Innovation is in a similar moment of rapid development. The View-source paradigm implies that the more a developing practice enables and supports self-learning, the quicker it can grow and spread despite having a diverse composition. If you want something to go viral, you have to think about how it spreads. Practices tend to be a fair bit more dry than your average animated gif meme, so those of us who are invested in spreading a way of working have to think extra carefully about how they spread. We try to bring this concern into the core of our work.
As a public institution we enjoy the ability to do just about everything in the open, free for others to pick up and build upon. This comes in small gestures, like making our publications available under a Creative Commons Share-Alike license, but openness is not enough. As we aspire to maintain a legible practice, we're in the habit of not just sharing our work, but sharing how and why we do things in a particular way.
To invoke a bit of an infinite loop, this post is an example of what I'm describing, as are the rest of the how-tos. And we're not alone. Friends at Government Digital Services in the UK are conducting their own legible practice, and we would be happy to have other examples posted as comments below.
Other examples include our book In Studio, which features documentation of three studios we hosted side-by-side with a thorough how-to; full documentation of the Low2No competition including brief, process, and outcomes; and the Brickstarter project blog, where we're documenting every aspect of the project's development.
In each instance we are attempting to take a step back from the work itself and describe how we approached the problem as well as the methods, tools, or techniques we used to address it. We do this as an invitation to engage in a discussion about the work and its practices. In an ideal world, everything we produce would come with a "view source" regardless of medium.
The reason that we invest time in sharing in a legible way is twofold. Primarily, we feel that it's important to reflect upon the practices that we're developing, especially at a moment like this where knowledge is productively fluid. Doing so helps us hone our skills. It makes us smarter. Second, making our work legible enhances the likelihood that it will be copied.
An innovation fund is only as useful as it's innovations are influential. And what better way to be influential than to be as easy to copy and build upon as possible? Besides, when we see someone pick up a bit of our work and use it in their own way, we benefit by having our thinking reflected back to us in new ways. When describing practices, that reflecting-back is exactly what scale looks like.
What follows next is a pro barista tip courtesy of Strategic Design Unit. If you want to gather people somewhere, make them stay there longer and boost their creativity - serve them really good, well brewed and freshly roasted coffee.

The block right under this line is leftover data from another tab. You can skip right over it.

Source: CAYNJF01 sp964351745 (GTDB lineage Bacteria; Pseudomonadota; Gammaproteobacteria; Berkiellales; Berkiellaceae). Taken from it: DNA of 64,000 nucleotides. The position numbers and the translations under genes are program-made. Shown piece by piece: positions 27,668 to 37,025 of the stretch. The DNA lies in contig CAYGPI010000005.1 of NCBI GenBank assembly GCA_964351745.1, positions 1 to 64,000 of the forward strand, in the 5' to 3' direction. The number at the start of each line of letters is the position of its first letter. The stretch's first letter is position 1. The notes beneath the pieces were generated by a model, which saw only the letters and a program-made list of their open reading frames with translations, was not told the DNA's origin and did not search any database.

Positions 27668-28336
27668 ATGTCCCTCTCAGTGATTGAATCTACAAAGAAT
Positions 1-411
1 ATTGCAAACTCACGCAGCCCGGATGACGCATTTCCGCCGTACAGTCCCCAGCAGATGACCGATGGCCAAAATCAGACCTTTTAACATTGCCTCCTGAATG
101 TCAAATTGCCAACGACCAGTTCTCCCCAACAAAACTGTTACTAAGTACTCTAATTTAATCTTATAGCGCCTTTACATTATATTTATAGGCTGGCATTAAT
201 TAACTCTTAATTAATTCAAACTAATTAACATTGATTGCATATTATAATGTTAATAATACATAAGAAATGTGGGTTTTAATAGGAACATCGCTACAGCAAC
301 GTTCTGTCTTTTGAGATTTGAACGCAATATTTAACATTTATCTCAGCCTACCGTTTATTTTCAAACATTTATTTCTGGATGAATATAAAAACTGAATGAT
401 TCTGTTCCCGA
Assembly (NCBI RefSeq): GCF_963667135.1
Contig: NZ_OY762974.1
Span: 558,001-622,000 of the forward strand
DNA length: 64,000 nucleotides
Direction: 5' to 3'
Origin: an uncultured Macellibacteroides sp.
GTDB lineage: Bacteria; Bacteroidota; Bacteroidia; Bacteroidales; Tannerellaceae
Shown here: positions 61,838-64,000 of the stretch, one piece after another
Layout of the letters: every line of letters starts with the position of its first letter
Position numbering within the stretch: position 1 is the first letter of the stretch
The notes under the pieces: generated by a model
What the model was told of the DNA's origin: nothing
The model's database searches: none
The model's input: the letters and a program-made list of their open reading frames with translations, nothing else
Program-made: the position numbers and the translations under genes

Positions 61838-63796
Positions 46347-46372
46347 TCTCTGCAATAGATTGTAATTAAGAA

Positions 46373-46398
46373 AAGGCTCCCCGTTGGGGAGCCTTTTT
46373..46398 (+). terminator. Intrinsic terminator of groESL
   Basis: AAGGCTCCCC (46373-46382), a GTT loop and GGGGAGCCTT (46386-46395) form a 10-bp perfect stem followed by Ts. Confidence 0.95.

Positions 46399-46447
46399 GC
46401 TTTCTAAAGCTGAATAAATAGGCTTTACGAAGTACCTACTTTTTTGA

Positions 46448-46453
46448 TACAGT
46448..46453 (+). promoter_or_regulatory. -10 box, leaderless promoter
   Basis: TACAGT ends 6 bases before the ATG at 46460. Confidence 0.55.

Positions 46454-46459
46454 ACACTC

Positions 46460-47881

Last Saturday was the Ravintolapäivä ( "Restaurant Day" ) when anyone "can" set up a pop up restaurant, cafe or a bar just for that one great day. People reclaim the streets and fill them with cheerful chatter, buzz and food. There's a very diverse range of food available from North Korean pork buns to Lady Gaga cupcakes. The fact that this was the 5th Restaurant Day clearly show that there's demand for inexpensive, well-prepared and diverse street food. However, the day after the restaurants and cafes are gone. Cars are back, there's no food, and people have abandoned the streets again.
This phenomenon sparked the idea for last weekend's "Sitra Coffee Lab" if you like. Besides me serving espresso based drinks we had a hidden agenda. While the customers were waiting for the drinks we asked them to sketch what would they like to see, eat, drink, feel or listen to on the streets of Helsinki in everyday life.
As a tool for this we used iconic yellow Lippakioskis (in Finnish) (translates a "baseballcap kiosk", from the canopy) that are largely unused nowadays (many open for 3 months over summer, but only for basic fare, and remain unused at other times.) Designed in the 1930's and built during 1940's and 50's, there are now 19 kiosks standing around the city. Dan had made these blank A3's with a vector rendering of such a kiosk.
We ended up with almost 30 papers with some great ideas on them. Some people wanted to grow carrots and flowers on the roof of a kiosk, others to set up a summer lounge and use the kiosk as a DJ booth. There were a few especially noteworthy things. First, many of the papers had people socializing outside of kiosks. Could these kiosks act as community hubs for people to meet each others and socialize? The kiosks are dotted around the town mostly by the tram lines. These different districts have their own characteristics and atmosphere. How could Lippakioskis reflect those nuances of different parts of the city, just like they do in Käpylä and Kallio?
Besides the social aspect people would like to see more diverse offerings on the culinary side. Nowadays the kiosks serve, as mentioned ealier, just a basic fare - filter coffee, buns, soda and candy. Why nothing more interesting like espresso or home made doughnuts? Or why not organic local beer? What would you like to see, eat or drink in a Kioski?